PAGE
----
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From 'rigged' to Russia, last debate heated

By Chen Weihua in Washington and Agencies | China Daily USA | Updated: 2016-10-20 11:47
From 'rigged' to Russia, last debate heated

Republican Donald Trump and Democrat Hillary Clinton took to the stage in Las Vegas on Wednesday evening for their third and final presidential debate.

During the fiery 90-minute debate at the Thomas & Mack Center on the campus of the University of Nevada-Las Vegas, moderated by Fox News' Chris Wallace, the two candidates were asked questions on six major topics: immigration, the Supreme Court, the economy, national debt and entitlements, turmoil abroad and fitness for the presidency.

China came up several times.

"One of the biggest problems we have with China is the illegal dumping of steel and aluminum " Clinton said, and accused Trump for using Chinese-made steel in his construction projects, at one point joking that the Las Vegas hotel Trump spent the day in was "paid with Chinese steel".

A Xinhua report on Oct 15 said that China will arrange checks on its coal and steel overcapacity reduction efforts. Details on the lower capacity are being examined and will be released soon, ZhaoChenxin, spokesperson of the National Development and Reform Commission, was quoted in the report.

Clinton also touted her "Women's Rights Are Human Rights" speech that she made at the fourth United Nations Conference on Women in Beijing in 1995.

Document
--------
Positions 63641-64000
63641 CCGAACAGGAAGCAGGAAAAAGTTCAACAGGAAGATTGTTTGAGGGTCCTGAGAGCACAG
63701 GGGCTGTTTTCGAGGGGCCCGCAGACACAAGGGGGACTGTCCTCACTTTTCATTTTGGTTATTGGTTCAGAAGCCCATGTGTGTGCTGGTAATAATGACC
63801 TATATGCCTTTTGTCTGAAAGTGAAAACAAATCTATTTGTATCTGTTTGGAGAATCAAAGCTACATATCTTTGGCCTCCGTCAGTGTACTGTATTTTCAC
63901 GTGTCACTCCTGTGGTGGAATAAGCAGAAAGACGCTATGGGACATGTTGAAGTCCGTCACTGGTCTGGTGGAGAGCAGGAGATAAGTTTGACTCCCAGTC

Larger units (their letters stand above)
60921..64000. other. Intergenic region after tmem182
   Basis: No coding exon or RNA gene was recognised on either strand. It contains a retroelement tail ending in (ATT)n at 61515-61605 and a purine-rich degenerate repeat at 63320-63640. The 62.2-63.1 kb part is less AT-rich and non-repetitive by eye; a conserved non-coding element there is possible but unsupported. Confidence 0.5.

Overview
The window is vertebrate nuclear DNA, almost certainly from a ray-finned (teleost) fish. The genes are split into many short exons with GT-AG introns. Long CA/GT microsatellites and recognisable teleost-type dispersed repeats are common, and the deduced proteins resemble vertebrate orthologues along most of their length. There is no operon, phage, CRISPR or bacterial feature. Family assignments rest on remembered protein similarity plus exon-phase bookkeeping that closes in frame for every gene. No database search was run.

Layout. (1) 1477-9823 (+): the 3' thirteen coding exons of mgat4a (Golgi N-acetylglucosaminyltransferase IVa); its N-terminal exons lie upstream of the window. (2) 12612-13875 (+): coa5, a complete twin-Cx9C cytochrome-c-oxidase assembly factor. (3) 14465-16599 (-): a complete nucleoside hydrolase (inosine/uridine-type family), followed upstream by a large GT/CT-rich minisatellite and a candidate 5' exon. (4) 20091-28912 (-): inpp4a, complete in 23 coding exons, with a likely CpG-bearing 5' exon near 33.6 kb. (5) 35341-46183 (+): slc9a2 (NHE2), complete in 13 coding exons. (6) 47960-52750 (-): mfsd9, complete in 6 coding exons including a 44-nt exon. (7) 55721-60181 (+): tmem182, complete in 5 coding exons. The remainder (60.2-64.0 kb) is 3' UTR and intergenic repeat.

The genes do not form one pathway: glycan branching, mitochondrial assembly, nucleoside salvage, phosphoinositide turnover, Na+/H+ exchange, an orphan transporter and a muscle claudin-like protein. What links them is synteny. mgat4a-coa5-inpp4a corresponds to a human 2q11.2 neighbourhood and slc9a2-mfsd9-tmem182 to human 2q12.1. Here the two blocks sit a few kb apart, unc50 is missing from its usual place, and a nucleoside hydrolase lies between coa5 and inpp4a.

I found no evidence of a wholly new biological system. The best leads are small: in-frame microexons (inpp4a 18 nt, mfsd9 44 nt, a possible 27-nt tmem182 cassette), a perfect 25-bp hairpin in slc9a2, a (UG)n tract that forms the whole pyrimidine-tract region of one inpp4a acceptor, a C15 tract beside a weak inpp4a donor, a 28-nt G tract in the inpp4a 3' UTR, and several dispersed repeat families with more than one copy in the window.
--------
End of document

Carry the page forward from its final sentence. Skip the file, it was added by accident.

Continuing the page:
Many Chinese believe Clinton's words directed at their country were biased. The World Economic Forum index shows that China fares better in the gender gap than countries such as Japan, South Korea, India, India and Saudi Arabia.

Trump said he didn't necessarily believe Russia hacked emails from Clinton's campaign, in a discussion about Democratic National Committee and Clinton campaign emails being released by WikiLeaks. Clinton said US intelligence officials believe Russia is behind the hacks.

Trump said "of course" he condemns Russia or any other country interfering in the US elections, but he wouldn't retract his claim about the election being rigged and said he would "look at it at the time" to see what happened on Election Day, Nov 8. He was responding to Wallace's questions about whether he would honor the American tradition of the presidential loser conceding to the president-elect.

The candidates outlined starkly different visions for the Supreme Court under their potential presidencies, with the Republican declaring the Roe v. Wade ruling legalizing abortion would be overturned by his judicial nominees.

Clinton vowed to appoint justices who would uphold the ruling legalizing abortion, saying, "We have come too far to have that turned back now."

Trump pressed Clinton on immigration, accusing her of wanting an "open borders" policy, a characterization she vigorously disputes.

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